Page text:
Submission packet dos and don’ts

I’m interrupting my amusing (to me, anyway) series on industry faux pas because I’ve received several questions recently about submissions. Not content questions, the kind we spent November wrestling with, the kind that get manuscripts rejected, but the technicalities of what actually goes into a submission packet.

I tend to gloss over this, because agents are usually very specific about what they want when they ask for a manuscript. Give them what they want. Never, ever send what you THINK they want to see instead: you may offer in your cover letter to send more, but that is all.

That’s right, I said cover letter – which no agent is ever going to ask you to include. The cover letter is for YOUR benefit, to help keep your requested submission out of the automatic rejection pile where the unrequested submissions go. It is also a polite way to respond to a business opportunity – in a business where politeness definitely counts.

What should your cover letter contain, and how is it different from a query letter? Primarily, the cover letter is a reminder that the agent DID request the manuscript. This information should be in the first paragraph, as in, “Thank you for asking to see the first fifty pages of my memoir, DEATH BY INCHES.”

Do I hear some murmuring out there? “But the agent is really excited about my manuscript,” comes a disgruntled voice. “Of course, he’ll remember it.”

Not necessarily – and that’s not necessarily bad for your book. I’ve said it before, and I’ll say it again: contrary to what virtually every writer in the world believes, agents do NOT sit on the edges of their chairs, waiting for that manuscript they requested a week ago. They see literally hundreds of queries every week; it would be downright surprising if they remembered them all.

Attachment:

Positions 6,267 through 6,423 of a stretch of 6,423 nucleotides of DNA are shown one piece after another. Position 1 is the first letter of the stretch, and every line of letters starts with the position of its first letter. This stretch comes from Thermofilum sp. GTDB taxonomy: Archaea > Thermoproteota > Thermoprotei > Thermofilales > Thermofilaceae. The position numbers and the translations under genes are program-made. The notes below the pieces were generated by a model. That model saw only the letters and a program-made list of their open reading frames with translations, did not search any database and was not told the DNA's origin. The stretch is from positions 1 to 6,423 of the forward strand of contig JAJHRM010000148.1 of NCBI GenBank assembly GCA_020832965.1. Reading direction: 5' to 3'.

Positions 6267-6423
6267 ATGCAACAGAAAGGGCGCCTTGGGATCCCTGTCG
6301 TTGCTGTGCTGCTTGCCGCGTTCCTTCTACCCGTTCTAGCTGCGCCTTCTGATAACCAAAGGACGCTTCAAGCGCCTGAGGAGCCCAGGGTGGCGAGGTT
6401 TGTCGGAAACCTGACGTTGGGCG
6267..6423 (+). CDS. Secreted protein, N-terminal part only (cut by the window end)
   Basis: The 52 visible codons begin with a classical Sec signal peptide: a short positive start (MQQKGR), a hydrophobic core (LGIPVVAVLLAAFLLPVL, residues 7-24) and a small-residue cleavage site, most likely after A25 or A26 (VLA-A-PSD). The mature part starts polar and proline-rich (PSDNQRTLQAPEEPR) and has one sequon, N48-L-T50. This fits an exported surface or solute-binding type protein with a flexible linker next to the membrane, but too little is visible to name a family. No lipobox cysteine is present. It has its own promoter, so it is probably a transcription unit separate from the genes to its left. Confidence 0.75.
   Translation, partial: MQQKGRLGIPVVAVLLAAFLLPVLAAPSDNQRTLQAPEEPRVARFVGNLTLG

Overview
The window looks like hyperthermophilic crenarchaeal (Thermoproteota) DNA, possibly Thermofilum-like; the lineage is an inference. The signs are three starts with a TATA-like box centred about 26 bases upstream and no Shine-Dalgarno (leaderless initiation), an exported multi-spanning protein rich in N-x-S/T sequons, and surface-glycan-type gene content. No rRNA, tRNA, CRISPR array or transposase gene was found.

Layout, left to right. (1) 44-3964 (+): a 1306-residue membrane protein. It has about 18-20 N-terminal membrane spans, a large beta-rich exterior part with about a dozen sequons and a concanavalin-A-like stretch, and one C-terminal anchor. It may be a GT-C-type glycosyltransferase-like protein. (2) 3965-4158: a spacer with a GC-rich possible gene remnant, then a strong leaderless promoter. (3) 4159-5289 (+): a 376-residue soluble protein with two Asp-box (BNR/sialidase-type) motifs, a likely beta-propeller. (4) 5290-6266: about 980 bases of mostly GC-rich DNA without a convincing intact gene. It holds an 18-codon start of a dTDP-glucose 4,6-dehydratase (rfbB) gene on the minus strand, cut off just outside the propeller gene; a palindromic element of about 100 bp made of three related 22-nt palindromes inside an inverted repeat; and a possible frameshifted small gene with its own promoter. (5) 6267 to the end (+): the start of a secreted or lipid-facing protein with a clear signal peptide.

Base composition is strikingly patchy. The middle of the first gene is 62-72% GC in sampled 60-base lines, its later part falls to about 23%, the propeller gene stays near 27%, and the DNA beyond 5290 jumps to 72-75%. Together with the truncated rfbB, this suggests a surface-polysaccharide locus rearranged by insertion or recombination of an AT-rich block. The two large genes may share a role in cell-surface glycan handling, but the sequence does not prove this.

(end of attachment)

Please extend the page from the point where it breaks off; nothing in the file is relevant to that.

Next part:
Don’t expect it – and don’t risk your submission being placed in the discard pile. Mention the request in your cover letter, and write on the outside of the envelope REQUESTED MATERIALS in letters so large that they can be seen from space.

If you met the agent at a conference, the cover letter is even more important. At conferences, agents often meet hundreds of people over the course of a day or two, and there are weeks at a time during the summer and autumn months where there are conferences every weekend. All of those pitches start to blur together after a while, even with the best intentions. (And no, making Frances’ mistake will NOT necessarily render yours more memorable.)

So it’s always an excellent idea to begin your cover letter with “Thank you for requesting the first 50 pages of my novel, FIVE HUNDRED BLANK PAGES. I so enjoyed meeting you at Conference X, and I hope you will enjoy reading it.”

And THEN take the biggest marking pen known to man and write REQUESTED MATERIALS – CONFERENCE X on the outside of the envelope.

Your cover letter need not contain much more than this. In fact, this would be a dandy cover letter for a requested submission:

Agent’s name
Agency address

Dear Ms. Smith:

Thank you so much for requesting the full manuscript of my novel, AND THEY ALL BURNED IN HELL. Please find it enclosed, along with a SASE and the author bio you requested.

I appreciate your taking the time to read this, and am thrilled at the prospect of working with your agency. I look forward to hearing from you soon.


Writerly B. McAuthor
Phone number
e-mail address

That’s it. Make sure ALL of your contact information is on the letter, though, either in the header (letterhead-style) or under your signature, and do be absolutely certain that the letter includes the title of your book, just in case the letter and the manuscript end up on different desks.